This is my personal opinion and view of the future of small municipalities in Quebec, especially those attached to an MRC connected to a major metropolitan area. When and if failure comes at some point in Hudson’s future, I will take zero pleasure in having been correct. Hudson’s current collective mentality and mood makes long term survival much more difficult and Quebec would not be disappointed in any way if Hudson failed and had to be merged with a larger neighbour.
The cynical side of me says that the possibility of failure was designed into the Quebec Municipalities system in ways that would eventually benefit and simplify the Provincial and Regional government bureaucracy. Perhaps we’re expected by Quebec to eventually fail, and perhaps we’re just taking too damned long to finish ourselves off.
The technician in me says that to avoid disaster of failure, we must first identify those potential management areas where we would be expected to fail if we were badly managed. Start with the ones where we are most behind the bureaucratic requirements . Once we see the failure points, perhaps we can find ways to work with and around them.
If there’s any interest in discussion I am willing, over several blog posts, to highlight a series of structures in Quebec municipal law that I believe make it nearly impossible for a small town to survive and thrive. Perhaps we’ll together discover other ways we’re designed to fail.
Since the Bouchard days of zero-deficit municipal governments have become more and more complex. The responsibilities of municipalities have grown exponentially, the bureaucracy requirements have been expanded in exchange the right to raise more tax passed down to municipalities. Virtually no small town was prepared for or capable of the newly granted responsibilities and their ensuing bureaucracy and staff requirements.
Thirty years ago, Hudson was far more self sufficient than today, but that doesn’t imply well managed and I won’t try to pass judgement there especially on the known crimes against us. We had our own Police department, a volunteer fire department under our control, an on staff Civil Engineer, and very simple town planning that could generate a building permit for a simple addition or garage replacement in days. When the MRC came to our lives, Hudson’s leaders simply ignored it as not relevant or valuable to us at that time, and I believe that was a huge mistake that we still have not fully corrected. We’re still referred to at MRC levels as the Republic of Hudson, and we do not avail ourselves of all the possible benefits and funding and we can’t escape the responsibilities.
In that bygone era, Hudson could show some world attention grabbing vision, largely driven by a concentration of local passionate people. We were the first community in Canada to ban pesticides, embracing weeds in our lawns as a way of better life. When challenged, tiny little Hudson fought large corporate interests and won at the Supreme Court of Canada. Slowly our anti-pesticide vision started to spread and indirectly we have helped make a large part of Canada a safer place for future generations.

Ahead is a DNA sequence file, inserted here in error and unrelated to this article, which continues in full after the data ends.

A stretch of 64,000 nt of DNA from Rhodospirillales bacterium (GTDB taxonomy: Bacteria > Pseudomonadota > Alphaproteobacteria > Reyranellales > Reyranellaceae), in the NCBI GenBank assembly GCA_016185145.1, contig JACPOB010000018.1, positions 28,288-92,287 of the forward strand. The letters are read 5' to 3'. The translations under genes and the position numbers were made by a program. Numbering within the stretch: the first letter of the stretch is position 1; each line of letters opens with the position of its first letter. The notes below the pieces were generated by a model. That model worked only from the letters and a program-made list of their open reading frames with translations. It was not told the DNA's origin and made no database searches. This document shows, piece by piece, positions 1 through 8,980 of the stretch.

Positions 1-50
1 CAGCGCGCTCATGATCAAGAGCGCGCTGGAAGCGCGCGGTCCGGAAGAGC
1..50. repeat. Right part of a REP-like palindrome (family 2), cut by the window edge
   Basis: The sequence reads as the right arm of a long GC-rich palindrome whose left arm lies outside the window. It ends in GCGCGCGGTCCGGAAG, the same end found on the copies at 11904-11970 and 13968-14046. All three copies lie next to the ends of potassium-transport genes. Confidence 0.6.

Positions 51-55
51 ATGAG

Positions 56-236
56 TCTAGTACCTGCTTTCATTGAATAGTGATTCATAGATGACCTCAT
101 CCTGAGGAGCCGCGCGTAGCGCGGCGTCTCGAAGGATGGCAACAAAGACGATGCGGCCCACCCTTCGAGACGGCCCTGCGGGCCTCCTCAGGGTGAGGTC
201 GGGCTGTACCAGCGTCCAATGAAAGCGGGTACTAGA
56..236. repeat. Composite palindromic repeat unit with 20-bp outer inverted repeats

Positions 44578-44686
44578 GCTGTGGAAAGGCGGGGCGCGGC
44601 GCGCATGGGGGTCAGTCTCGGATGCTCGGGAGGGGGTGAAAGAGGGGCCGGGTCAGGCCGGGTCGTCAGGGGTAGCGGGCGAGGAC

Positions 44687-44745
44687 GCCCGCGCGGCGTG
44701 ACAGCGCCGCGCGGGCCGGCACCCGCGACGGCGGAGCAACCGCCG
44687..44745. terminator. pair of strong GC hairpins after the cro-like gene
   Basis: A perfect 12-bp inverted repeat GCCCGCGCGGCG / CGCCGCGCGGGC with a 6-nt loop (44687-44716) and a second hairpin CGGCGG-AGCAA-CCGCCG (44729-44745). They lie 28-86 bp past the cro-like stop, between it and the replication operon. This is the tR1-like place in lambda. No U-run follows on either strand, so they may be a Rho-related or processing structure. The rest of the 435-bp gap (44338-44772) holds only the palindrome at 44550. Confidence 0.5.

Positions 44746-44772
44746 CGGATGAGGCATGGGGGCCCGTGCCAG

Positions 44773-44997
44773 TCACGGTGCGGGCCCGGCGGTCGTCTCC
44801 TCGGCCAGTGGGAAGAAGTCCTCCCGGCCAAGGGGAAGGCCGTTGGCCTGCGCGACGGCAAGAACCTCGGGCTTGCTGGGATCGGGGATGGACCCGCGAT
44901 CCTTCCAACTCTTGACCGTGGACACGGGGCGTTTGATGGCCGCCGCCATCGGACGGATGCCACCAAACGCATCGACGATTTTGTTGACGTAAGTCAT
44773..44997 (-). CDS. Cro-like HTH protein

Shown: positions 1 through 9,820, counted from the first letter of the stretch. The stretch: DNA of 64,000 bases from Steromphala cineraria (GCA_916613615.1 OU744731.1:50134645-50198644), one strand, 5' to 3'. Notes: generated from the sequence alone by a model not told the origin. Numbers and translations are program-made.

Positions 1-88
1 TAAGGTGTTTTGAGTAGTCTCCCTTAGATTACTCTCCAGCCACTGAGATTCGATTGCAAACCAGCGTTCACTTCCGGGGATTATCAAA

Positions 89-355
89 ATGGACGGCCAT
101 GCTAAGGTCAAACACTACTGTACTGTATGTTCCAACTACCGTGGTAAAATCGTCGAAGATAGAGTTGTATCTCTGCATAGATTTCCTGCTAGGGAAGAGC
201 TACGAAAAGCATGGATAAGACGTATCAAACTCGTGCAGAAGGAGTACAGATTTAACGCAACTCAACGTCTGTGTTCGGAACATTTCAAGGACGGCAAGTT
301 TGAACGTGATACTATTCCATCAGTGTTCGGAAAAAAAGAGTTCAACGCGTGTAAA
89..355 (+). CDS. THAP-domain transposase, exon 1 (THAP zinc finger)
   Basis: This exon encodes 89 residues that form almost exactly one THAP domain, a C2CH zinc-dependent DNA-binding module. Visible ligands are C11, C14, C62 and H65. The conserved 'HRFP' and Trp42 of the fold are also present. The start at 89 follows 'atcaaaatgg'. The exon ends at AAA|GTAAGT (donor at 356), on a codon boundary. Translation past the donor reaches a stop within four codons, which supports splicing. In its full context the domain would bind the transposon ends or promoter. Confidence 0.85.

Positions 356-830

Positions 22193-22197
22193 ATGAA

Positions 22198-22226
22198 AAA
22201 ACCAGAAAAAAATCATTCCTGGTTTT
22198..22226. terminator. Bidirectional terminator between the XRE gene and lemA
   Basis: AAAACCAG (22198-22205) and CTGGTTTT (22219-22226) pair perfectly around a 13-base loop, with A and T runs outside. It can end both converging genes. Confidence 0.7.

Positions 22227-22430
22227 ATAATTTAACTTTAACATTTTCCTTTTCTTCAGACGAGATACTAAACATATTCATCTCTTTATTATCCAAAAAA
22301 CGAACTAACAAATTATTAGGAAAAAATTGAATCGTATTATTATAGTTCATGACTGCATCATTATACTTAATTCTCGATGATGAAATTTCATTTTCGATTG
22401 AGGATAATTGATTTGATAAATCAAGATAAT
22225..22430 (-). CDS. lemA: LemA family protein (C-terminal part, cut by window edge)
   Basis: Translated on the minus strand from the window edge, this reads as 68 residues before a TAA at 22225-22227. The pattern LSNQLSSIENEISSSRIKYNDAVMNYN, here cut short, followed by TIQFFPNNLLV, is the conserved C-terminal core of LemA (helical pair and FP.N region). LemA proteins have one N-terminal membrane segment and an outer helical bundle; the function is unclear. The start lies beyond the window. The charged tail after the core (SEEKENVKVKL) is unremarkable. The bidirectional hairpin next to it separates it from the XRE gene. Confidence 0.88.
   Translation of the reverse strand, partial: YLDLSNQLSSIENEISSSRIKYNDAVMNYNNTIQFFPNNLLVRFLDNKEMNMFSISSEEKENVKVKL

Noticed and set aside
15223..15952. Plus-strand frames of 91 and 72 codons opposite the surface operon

Development always came hard to Hudson, the majority of the local vocal wanted Hudson to never change. It had to be a local who would wrestle White Zoning from Green for his land, and then holy crap they would stand to profit where others might not. Battles driven by Green environment interests and Green Profit Envy were argued and eventually more or less settled locally.
One could argue that Birch Hill was an environmental mistake with borderline land quality and without town sewers and with that generation of septic, but Fairhaven, Quarry Hill, Alstonvale, Hudson Valleys and Whitlock Ouest came together nicely and without significant long term environmental or infrastructure liability. Not all of those developments were approved and managed by a town planning department, but there was lively debate and public consultation. Redevelopment of waterfront was never easy, but most of the major problems came from a few inches or a few feet of extra height due to changes required during construction. When we disagreed, we usually agreed to disagree and allowed grumbling rights forever to whoever lost the argument.
At some point we added an actual Town Planning department, mostly in the beginning because we had to now do so many different things required by the upper bureaucracy, and in the end things that were good for the town. We needed a Conservation Plan and we needed to identify Wetlands and areas to be protected so that we could develop the right areas of town. We needed consistent bylaws and rights to development, so that every White Land owner would be treated fairly under the same rules.
I won’t opine about the quality of our planning department, I believe that any shortcomings we see are the result of bad management practices, lack of direction from leaders, and especially the complex and growing demands of the upper levels of our bureaucracy. I believe we’re well staffed with competent people, yet we continually need to ask for extensions for legally required things demanded by the MRC, so apparently we can’t keep up.
A wise editor always told me that we lose even the brightest reader at 800 words, I’m over that limit, running out of time, I’ve got some real work to do, and I’m already freeloading on this dormant blog, so I’ll try to continue with another post if my rights don’t get yanked.
Today my first conclusion is that Town Planning is one of the overload points designed into our upper municipal bureaucracy that makes it nearly impossible for any small Quebec town to survive, especially one like Hudson that has spent decades mismanaging itself with the help of criminal activity.